Generalized pustular psoriasis (GPP) is an episodic, potentially life-threatening inflammatory disease that is considered a rare variant of psoriasis. However, differences in clinical presentation and distinct HLA alleles have been observed in patients with GPP compared with common forms of psoriasis, suggesting that disease classification may be misdiagnosed. In addition, patients with GPP do not respond to many therapies that have been successful for the treatment of plaque psoriasis. The genetic basis of GPP remains elusive as mutations in rare variants of IL36RN, CARD14 and AP1S3, genes which have been identified as susceptibility factors for GPP, are often non-mutated in many GPP patients. There is an urgent need for more treatments for GPP as many of the current first line therapies, acitretin, cyclosporine or methotrexate are ineffective.
To investigate GPP pathogenesis and the efficacy of drugs on molecular level, Wang et al performed RNA-sequencing on peripheral blood mononuclear cells (PBMCs) obtained from five adult GPP patients before and during treatment with the oral retinoid acitretin, the current “gold standard” for psoriasis.
PMBC samples were collected at T0 (prior to initiation of acitretin treatment), then 2 weeks after treatment (T1) and at 6 months following the treatment (T2). All five patients showed improvement of psoriatic inflammation symptoms at T1 and reached stable remission at T2.
RNA-seq was performed on all PMBC samples and approximately 80 million reads were generated per single sample. In total 2392 differentially expressed genes (DEGs) were identified when comparing T1 samples with T0. Of these, 901 were upregulated (38%) and 1491 (62%) were downregulated. When T2 samples were compared to T0, a total of 2296 genes were identified as differentially expressed, with approximately 40% (n=911) upregulated and 60% (n=1385) downregulated. 512 genes were common to both the T1 vs T0 and T2 vs T0.
Principal component analysis showed that pre-treatment gene cluster (T0) was more widely dispersed with less overlap then the two post-treatment clusters (T1 and T2).
The researchers used the Metascape analytical tool (http://metascape.org) to investigate gene ontology for GO Biological Processes, Reactome Gene Sets, KEGG Pathway genes and the Comprehensive Resource of Mammalian protein complexes (CORUM).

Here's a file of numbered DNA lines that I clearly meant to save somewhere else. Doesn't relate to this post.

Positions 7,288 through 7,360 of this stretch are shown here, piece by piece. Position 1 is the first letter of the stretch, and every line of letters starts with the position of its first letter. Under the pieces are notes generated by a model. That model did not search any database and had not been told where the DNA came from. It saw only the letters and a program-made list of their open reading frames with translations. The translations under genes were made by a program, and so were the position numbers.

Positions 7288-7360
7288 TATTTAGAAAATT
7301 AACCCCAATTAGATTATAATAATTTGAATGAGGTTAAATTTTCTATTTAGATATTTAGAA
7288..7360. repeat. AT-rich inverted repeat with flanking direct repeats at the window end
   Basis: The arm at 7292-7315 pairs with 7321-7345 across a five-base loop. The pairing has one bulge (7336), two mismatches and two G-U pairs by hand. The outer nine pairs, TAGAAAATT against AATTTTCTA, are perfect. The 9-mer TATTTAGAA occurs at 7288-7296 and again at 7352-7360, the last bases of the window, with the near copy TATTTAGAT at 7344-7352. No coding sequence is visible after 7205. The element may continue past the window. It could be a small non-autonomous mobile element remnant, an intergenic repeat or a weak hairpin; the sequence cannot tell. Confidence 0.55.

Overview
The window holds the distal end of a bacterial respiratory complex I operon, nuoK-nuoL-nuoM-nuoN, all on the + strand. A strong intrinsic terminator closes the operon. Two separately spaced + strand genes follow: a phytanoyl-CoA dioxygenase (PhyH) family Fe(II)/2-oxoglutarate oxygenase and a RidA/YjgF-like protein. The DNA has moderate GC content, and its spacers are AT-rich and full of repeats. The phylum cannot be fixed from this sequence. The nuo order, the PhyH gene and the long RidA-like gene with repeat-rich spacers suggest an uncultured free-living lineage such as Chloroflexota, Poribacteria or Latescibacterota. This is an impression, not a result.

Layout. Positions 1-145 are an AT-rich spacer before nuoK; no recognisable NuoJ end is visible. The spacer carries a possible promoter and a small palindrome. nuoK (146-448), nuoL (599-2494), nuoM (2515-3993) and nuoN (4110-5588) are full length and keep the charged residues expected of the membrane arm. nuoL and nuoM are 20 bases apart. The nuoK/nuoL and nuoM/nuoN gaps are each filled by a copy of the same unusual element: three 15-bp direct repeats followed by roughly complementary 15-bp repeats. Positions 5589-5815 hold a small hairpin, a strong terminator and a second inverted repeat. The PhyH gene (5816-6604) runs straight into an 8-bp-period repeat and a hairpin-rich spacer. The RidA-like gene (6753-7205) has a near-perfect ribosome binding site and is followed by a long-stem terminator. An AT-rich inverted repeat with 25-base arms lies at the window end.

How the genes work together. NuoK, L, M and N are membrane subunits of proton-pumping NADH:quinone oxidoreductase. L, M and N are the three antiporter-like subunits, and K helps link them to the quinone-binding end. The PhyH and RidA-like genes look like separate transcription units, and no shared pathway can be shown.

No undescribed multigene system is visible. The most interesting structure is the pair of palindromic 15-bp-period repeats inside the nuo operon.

“Leukocyte activation involved in immune response” was the most significant ontological enrichment within differentially expressed genes, especially neutrophils, in the GPP patients' peripheral blood. Genes effecting nearly every aspect of neutrophil biology were identified, suggesting strongly that neutrophils are actively involved in the pathogenesis of GPP. Although is well-known that psoriasis is a T‑cell mediated immune disease, the function of neutrophils in immune disease pathology is much less well understood.
Other immune responses pathways were also overrepresented in the DEGs, including “cytokine signaling in immune system”, “cytokine production” and “positive regulation of immune response”.
The effect of acitretin treatment on cellular networks was investigated using Ingenuity Pathway Analysis (IPA) software. Using the Canonical pathway Analysis DEGs were enriched in 83 pathways at T1 and 74 pathways in T2. Using a z-score threshold of 2 reduced this to 9 and 13 pathways for T1 and T2 respectively. Most of the pathways affected were inhibited by acitretin treatment.
Many of the pathways effected were implicated in inhibition of innate immune responses with downregulation of genes such as TLR1, TLR5, TLR8, MYD88, NLRC4, NOD2, IRF7, IFNAR1 and STAT1.
Several cell cycle related pathways were also enriched, the mitotic genes of polo-like kinase as well as cyclins and cell cycle regulation pathways consistent with previous reports of dysregulated cell cycle signaling in GPP.
Cytokine pathways known to be implicated in psoriasis were also enriched including enrichment of the IL‑1, IL‑6 and IL‑8 signaling pathways. A more specific analysis for cytokine signaling using IPA demonstrated greater inhibition of cytokine signaling at T2 compared to T1. The “Role of IL‑17 in Psoriasis” pathway was enriched where genes such as CXCL3, IL‑8, S100A8, S100A9, IL17RA and CXCL1 had downregulated expression.
Regulatory networks analysis was also carried out to predict upstream molecules associated with cytokine pathways that may be responsible for gene expression changes. The list of top regulators included IL‑6, IL‑1B, IFN‑gamma, IL‑21, IL‑5, IL‑17A, TNF, IFN‑A2, IL‑15 and OSM and genes downstream of all these receptors were downregulated. Those genes have been reported previously to regulate multiple inflammatory diseases such as psoriasis, colitis and rheumatoid arthritis. Furthermore, biologic therapies targeting IL‑1, IL‑17A and TNF have previously been shown to hold promise in clinical setting.
In summary, RNA-seq technology permitted comprehensive dynamic gene expression profiling using liquid blood biopsies and identification of the molecular biomarker signature of GPP patients in response to drug treatment. Importantly it sheds light on mechanism of the disease and provided clues for potential new drug targets for much needed treatment of GPP and disease reclassification.